Driving Access to Psychiatrists and Internet Availability: A National Cross-sectional Study

Robert A. Kleinman, MD

Brigham and Women’s Hospital, Massachusetts General Hospital, McLean Hospital
Driving Access to Psychiatrists and Internet Availability: A National Cross-sectional Study

Scientific Abstract

Background: The expansion of telepsychiatry has been enabled by temporary regulatory waivers during the COVID-19 pandemic. Extending these waivers has been proposed as a strategy to increase access to psychiatric care in rural regions. However, little is about travel times for individuals to access psychiatric care or internet access in regions distant from psychiatrists. This study determined driving times to the closest psychiatrist across the US and examined broadband internet access in counties with elevated driving times.

Methods: The primary outcome was the population-weighted one-way mean driving time from block group mean center of populations (MCP), from the 2010 US census, to the closest psychiatric practice identified from the National Provider Identifier database (May 2020 update). Block groups were included in the analysis if they contained at least 1 resident, had an MCP that was within 3 miles of the road network, and had a possible driving route to a psychiatry practice. Driving times were estimated using historical average traffic data. Urban-rural status was defined using 2010 Rural Urban Commuting Area codes. Fixed broadband internet coverage was obtained from the Federal Communication Commission. A two-tailed weighted t-test was used to compare driving times in urban and rural regions.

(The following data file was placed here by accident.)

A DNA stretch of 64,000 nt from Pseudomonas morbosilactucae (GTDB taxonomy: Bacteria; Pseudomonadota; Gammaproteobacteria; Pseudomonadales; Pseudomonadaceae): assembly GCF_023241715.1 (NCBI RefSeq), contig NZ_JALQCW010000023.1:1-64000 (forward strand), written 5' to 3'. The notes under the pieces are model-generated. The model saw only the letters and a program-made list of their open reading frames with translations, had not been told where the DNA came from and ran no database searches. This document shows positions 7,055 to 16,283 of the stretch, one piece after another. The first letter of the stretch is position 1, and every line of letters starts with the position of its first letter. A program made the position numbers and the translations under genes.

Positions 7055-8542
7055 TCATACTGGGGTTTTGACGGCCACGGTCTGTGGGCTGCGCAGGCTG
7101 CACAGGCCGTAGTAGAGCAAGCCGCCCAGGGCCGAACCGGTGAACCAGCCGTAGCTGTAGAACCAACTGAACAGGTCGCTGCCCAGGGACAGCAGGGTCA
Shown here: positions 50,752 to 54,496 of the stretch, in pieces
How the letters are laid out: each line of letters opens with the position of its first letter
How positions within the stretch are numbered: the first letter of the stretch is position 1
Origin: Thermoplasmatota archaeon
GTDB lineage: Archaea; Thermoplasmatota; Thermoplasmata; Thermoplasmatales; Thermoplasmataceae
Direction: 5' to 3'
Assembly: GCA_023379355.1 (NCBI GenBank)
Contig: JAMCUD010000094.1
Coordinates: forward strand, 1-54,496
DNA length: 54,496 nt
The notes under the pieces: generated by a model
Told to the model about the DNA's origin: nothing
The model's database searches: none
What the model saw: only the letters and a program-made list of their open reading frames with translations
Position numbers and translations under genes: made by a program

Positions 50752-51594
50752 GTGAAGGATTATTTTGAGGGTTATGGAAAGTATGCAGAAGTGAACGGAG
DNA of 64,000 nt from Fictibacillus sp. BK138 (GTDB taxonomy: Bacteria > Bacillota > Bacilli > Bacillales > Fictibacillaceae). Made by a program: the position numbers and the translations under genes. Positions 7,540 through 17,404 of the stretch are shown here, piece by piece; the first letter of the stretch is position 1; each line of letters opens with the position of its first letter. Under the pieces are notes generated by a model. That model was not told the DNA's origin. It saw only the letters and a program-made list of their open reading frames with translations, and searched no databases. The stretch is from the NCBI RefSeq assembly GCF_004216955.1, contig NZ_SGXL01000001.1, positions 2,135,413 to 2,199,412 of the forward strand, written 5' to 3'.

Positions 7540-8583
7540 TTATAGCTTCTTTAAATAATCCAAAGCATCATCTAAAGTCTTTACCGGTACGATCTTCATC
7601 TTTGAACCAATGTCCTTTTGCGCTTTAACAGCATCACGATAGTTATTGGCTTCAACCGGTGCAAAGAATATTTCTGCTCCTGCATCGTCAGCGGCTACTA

Results: The population-weighted mean driving time from block group MCPs to the closest psychiatrist in the United States was 9.4 minutes (95% CI: 9.3-9.5). The population-weighted mean driving time was 7.1 minutes (95% CI: 7.1–7.2) in urban regions and 21.9 minutes (95% CI: 21.3–22.4) in rural regions (p < 0.001). In counties with a population-weighted mean driving time to the closest psychiatrist ≥ 30 minutes, 49.5% of residents did not have fixed broadband internet access, and 60.3% of residents in counties with a with a population-weighted mean driving time to the closest psychiatrist ≥ 60 minutes did not have fixed broadband internet access.

Conclusions: Initiatives to expand access to psychiatric care in counties with elevated driving times to the closest psychiatrist will need to account for limited access to fixed broadband internet.

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Authors

Robert A. Kleinman, MD